Duolingo you trolled me so hard. I was saying "Jag älskar en man." and my Swedish friend over Skype was laughing so hard and I didn't look at the translation yet. I won't live this down for a while.
Someone on Duolingo commented that "-ar" verbs are pronounced with a grave accent (mid-falling to high-falling pitch) while "-er" verbs are pronounced with the acute accent (high->mid to low pitch), but here "älskar" is pronounced with acute accent. Is it an exception, or did I misunderstand the rule in the first place? Or is there no actual rule? Tack.
I actually hear a grave accent on 'älskar'. Lexin dictionary also says it has a grave accent.
Is just of me, when on normal speed the jag doesn't sound like jag in slow speed?
Isn't there a change in the verbs with 'Jag' and 'Ni' and 'Vi', like 'I walk, he walkS? Or do all the verbs stay in the same form?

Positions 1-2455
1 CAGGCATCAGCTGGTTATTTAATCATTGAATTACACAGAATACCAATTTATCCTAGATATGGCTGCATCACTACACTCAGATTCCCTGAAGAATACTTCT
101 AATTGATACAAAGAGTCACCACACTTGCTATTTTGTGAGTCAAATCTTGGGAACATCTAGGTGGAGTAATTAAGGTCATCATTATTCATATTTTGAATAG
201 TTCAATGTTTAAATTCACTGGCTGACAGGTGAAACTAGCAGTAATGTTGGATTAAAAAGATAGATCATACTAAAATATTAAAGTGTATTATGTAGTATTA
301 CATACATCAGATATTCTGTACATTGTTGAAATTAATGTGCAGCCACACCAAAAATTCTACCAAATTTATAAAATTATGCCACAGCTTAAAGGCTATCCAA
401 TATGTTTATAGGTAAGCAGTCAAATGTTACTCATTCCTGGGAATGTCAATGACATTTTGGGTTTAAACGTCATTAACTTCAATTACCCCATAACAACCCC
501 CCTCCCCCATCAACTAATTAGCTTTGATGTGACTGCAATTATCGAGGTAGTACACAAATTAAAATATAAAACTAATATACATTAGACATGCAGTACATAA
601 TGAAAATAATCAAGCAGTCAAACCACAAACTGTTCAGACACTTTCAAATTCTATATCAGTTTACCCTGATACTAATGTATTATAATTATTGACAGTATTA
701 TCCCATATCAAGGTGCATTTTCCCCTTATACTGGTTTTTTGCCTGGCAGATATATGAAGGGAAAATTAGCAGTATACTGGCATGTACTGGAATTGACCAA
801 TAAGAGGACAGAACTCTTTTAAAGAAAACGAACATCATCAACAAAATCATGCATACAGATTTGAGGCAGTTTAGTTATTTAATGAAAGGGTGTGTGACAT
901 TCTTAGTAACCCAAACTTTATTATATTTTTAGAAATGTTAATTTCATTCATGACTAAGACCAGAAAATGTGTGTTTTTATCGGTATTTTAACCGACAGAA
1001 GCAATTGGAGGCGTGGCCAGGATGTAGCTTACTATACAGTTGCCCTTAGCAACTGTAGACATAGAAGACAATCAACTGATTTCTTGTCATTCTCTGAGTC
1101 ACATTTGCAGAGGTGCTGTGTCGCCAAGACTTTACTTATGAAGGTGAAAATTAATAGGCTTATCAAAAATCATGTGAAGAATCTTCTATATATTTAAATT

Yeah, they stay the same. Verbs don't conjugate by person in Swedish like in many other languages. The present tense of "äta" (to eat) is "äter" regardless of whom it is that eats. Jag äter. Du äter. Hon äter.
So does this mean you could say, 'Jag älskar du' ?? As in for 'i love you' ?
No, because you in 'I love you' is an object. Therefore, du must be in the object form, dig. So it's Jag älskar dig.
It's just that you happens to be the same word in both cases in English – compare to how you wouldn't say He loves we – 'we' is an object so it has to be 'us'.
When is the G in "jag" pronounced as a hard G sound and when is it silent?
We usually don't pronounce the G in jag, except when we speak slowly and/or clearly. (it doesn't sound wrong to say it either though)
Wow, this is another word (älskar) I'd love to know the etymology behind!
Couldn't this also be translated as 'I love one husband'? Granted in English, this would be used in very narrow circumstances but nonetheless, it is grammatically correct.
Technically, certainly, though we don't accept it since it's not very feasible. :)